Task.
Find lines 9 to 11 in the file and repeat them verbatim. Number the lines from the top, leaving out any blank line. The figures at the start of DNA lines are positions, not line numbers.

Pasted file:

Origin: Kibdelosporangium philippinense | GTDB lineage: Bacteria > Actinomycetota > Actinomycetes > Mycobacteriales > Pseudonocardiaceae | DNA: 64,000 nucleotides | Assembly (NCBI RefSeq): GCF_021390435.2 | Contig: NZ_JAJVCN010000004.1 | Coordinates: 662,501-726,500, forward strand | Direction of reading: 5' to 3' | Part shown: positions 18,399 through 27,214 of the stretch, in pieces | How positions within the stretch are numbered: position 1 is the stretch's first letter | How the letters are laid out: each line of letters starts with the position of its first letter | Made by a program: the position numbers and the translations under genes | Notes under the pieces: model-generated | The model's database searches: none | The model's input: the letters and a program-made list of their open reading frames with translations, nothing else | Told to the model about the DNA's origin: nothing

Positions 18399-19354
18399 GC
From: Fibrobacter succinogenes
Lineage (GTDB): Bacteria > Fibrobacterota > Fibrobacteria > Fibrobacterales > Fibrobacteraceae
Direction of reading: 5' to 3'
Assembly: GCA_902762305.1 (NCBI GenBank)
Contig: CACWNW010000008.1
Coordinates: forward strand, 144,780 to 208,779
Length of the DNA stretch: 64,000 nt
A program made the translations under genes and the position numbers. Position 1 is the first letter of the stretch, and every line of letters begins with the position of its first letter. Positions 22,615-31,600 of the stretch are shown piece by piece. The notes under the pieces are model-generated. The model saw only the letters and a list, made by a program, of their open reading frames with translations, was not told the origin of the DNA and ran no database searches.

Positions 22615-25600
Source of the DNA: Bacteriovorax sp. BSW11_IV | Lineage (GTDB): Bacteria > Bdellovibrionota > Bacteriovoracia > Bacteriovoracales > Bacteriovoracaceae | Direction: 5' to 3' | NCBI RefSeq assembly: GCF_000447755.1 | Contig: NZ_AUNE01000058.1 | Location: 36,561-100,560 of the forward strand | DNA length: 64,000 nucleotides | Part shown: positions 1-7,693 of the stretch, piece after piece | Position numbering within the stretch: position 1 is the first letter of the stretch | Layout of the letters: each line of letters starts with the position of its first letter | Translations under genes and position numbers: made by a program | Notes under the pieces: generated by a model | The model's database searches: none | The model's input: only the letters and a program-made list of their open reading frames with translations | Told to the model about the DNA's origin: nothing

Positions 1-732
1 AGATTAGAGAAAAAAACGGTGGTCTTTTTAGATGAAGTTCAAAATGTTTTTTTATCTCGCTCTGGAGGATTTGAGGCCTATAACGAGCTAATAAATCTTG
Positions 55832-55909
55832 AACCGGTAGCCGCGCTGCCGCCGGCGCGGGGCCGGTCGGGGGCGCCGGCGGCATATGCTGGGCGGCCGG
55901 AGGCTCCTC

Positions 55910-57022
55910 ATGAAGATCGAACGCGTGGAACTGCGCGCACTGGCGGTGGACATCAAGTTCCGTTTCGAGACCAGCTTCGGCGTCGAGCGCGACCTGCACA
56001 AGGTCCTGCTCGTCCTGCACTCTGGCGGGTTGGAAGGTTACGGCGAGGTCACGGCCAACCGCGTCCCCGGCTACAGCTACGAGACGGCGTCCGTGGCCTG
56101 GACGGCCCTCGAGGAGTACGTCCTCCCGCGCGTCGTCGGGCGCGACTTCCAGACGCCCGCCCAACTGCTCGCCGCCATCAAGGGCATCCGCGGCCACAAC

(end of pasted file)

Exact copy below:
Coordinates: forward strand, 144,780 to 208,779
Length of the DNA stretch: 64,000 nt
A program made the translations under genes and the position numbers. Position 1 is the first letter of the stretch, and every line of letters begins with the position of its first letter. Positions 22,615-31,600 of the stretch are shown piece by piece. The notes under the pieces are model-generated. The model saw only the letters and a list, made by a program, of their open reading frames with translations, was not told the origin of the DNA and ran no database searches.